South Africa

Critical cross field outcomes

United Kingdom

Core/common skills & employability skills


Critical enabling skills training (CREST)


Transferable competencies


Framework for evaluating educational outcomes


Process independent qualifications


Core curriculum


Transversal competencies


Trans-disciplinary goals


Key qualifications


Source: Australian National Training Authority, 2003


What are employability skills

There is no universal or exhaustive list of employability skills. Different publications have classified employability skills based on whether they apply to vocational and non-vocational situations. In such a classification some skills are common. However, their development and transfer approaches and means differ. Some may need more tangible, practical and technical might while others may need soft ways like a change in mindset, behavior and attitudes. In this context, people may distinguish between hard skills and soft skills.

The Georgia department of education (2012) identified ten major areas important to Employability Skill Development from which lessons may be designed for teaching these skills to students. These include: display of professional attitude, exhibits of good work ethics, demonstrate appropriate work behaviors, communicate effectively both verbally and non-verbally, build essential work relationships, show adeptness at managing self and time, perform well in a team environment, demonstrate excellent customer service skills, solve problems effectively, demonstrate job getting and keeping skills.

According to Suleman (2018, p.263) a growing body of literature has emerged to illustrate the strong pressure on higher education institutions to prepare graduates for the world of work…. Although the underlying premise of the available research is that higher education institutions and policymakers should be provided with information on employability skills, the studies examined in his paper suggest that the identification of those skills is an impossible endeavour. Agreement is only found on some cognitive, technical, and relational skills. More importantly, it is argued that the supply-side approach overlooks economic and social processes that might affect employability. The problem of graduates’ employability transcends higher education institutions’ provision of useful and matched skills.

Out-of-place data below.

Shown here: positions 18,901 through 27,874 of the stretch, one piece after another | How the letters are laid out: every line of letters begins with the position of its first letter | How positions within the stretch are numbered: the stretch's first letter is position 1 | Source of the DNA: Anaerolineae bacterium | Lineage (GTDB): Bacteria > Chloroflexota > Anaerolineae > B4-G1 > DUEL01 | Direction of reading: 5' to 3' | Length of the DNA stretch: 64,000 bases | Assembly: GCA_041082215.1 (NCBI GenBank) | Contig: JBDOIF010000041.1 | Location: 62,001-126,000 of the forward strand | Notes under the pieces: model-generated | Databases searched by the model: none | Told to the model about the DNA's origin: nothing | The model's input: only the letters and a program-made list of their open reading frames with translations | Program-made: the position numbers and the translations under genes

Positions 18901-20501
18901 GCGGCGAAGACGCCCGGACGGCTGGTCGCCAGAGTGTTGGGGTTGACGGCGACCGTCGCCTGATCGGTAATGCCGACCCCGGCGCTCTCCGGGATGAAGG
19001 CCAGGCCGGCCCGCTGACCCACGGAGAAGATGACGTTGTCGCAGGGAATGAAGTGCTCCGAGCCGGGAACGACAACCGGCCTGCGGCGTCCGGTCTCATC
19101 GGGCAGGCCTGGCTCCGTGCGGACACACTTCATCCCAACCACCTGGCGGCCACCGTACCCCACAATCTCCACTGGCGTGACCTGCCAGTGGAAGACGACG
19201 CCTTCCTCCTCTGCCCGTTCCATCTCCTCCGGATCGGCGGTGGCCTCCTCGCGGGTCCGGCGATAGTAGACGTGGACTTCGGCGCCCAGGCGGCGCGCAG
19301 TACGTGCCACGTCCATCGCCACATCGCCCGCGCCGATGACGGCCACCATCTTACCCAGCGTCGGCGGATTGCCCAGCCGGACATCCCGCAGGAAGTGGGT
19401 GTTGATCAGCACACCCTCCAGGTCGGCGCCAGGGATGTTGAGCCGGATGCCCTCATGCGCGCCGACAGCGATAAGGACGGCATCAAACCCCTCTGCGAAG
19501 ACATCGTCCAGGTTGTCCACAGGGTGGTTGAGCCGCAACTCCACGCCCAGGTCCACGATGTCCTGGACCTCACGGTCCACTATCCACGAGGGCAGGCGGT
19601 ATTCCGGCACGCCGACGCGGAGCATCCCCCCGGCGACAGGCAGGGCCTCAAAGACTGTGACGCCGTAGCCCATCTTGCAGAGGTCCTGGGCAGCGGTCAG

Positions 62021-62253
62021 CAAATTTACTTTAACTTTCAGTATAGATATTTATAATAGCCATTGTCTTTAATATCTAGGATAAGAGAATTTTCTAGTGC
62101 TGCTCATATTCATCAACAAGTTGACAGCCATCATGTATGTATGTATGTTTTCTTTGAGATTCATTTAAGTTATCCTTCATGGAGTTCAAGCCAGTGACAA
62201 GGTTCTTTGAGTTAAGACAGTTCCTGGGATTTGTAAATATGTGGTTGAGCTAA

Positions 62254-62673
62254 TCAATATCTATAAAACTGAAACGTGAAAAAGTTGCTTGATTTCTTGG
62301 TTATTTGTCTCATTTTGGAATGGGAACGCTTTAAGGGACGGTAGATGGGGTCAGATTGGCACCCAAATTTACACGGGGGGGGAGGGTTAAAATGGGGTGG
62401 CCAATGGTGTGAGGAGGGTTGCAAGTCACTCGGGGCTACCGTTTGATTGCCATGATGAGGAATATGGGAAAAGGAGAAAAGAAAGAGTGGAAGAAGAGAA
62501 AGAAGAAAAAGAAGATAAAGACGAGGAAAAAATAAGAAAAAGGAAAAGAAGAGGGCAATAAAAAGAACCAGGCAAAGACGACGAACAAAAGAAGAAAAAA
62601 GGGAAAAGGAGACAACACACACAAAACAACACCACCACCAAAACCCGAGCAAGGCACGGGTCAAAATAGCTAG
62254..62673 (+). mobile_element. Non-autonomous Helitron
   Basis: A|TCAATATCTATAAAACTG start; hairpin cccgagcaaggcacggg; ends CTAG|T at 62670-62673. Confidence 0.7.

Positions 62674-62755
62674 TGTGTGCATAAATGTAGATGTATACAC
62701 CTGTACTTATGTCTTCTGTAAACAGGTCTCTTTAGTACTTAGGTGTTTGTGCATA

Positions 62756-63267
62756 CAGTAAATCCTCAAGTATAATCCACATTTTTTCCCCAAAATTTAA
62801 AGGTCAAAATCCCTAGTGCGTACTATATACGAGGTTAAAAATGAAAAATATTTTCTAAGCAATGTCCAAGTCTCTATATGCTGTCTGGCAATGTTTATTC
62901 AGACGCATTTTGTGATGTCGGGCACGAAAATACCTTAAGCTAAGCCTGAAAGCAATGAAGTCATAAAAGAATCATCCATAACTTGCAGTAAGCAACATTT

Olivier et al. (2014) condensed the skills required by employers into six broad clusters: foundation skills which include written and oral communication, problem solving, and critical analysis; adaptive capacity which involves the ability to adapt to new situations and foreign workplaces, learn autonomously, develop new ideas, and innovate; team working and interpersonal skills; IT skills; employability skills related to coping with pressure and stress, being flexible and adaptable, and meeting deadlines; and technical and domain specific skills.

The ILO (2013) categorizes employability skills into four blocs each having a set of indicators that need to be considered. Though they appear in different blocs, they are very much intertwined. This interrelationship limits the possibility to separate one from the other and, on the other side, allows to impact more than just one indicator in the development or transfer process.  Similarly, the Australian Core Skills Framework (ACSF) demonstrates that the interrelationships between the discrete skills are as important as the skills themselves. Key theoretical underpinnings include social constructivism and adult learning theories which describe learning as an interactive, constructive process of meaning-making, closely aligned to the learner-centred teaching approach (CLD, 2013) .